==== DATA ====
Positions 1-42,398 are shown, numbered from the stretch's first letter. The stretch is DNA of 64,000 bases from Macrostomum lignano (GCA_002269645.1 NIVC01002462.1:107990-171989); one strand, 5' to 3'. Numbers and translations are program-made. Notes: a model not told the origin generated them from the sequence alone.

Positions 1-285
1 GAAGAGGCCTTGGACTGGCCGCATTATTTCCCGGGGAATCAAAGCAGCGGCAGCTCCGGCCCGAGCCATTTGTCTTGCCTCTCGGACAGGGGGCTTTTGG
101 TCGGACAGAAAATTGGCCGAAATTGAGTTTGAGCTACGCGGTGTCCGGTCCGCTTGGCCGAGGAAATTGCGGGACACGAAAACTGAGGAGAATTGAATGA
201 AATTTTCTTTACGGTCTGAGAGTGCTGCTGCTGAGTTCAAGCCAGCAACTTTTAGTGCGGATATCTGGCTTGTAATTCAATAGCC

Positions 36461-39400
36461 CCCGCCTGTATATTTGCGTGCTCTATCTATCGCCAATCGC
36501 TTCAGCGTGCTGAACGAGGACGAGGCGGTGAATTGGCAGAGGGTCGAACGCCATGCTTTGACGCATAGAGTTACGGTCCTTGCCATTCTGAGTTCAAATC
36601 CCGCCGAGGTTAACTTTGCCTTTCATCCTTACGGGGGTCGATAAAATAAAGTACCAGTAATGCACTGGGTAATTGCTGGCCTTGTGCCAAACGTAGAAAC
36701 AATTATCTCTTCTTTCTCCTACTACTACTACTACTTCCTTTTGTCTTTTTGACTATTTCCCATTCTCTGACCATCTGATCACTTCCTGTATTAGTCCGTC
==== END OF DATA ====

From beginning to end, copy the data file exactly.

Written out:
Positions 1-42,398 are shown, numbered from the stretch's first letter. The stretch is DNA of 64,000 bases from Macrostomum lignano (GCA_002269645.1 NIVC01002462.1:107990-171989); one strand, 5' to 3'. Numbers and translations are program-made. Notes: a model not told the origin generated them from the sequence alone.

Positions 1-285
1 GAAGAGGCCTTGGACTGGCCGCATTATTTCCCGGGGAATCAAAGCAGCGGCAGCTCCGGCCCGAGCCATTTGTCTTGCCTCTCGGACAGGGGGCTTTTGG
101 TCGGACAGAAAATTGGCCGAAATTGAGTTTGAGCTACGCGGTGTCCGGTCCGCTTGGCCGAGGAAATTGCGGGACACGAAAACTGAGGAGAATTGAATGA
201 AATTTTCTTTACGGTCTGAGAGTGCTGCTGCTGAGTTCAAGCCAGCAACTTTTAGTGCGGATATCTGGCTTGTAATTCAATAGCC

Positions 36461-39400
36461 CCCGCCTGTATATTTGCGTGCTCTATCTATCGCCAATCGC
36501 TTCAGCGTGCTGAACGAGGACGAGGCGGTGAATTGGCAGAGGGTCGAACGCCATGCTTTGACGCATAGAGTTACGGTCCTTGCCATTCTGAGTTCAAATC
36601 CCGCCGAGGTTAACTTTGCCTTTCATCCTTACGGGGGTCGATAAAATAAAGTACCAGTAATGCACTGGGTAATTGCTGGCCTTGTGCCAAACGTAGAAAC
36701 AATTATCTCTTCTTTCTCCTACTACTACTACTACTTCCTTTTGTCTTTTTGACTATTTCCCATTCTCTGACCATCTGATCACTTCCTGTATTAGTCCGTC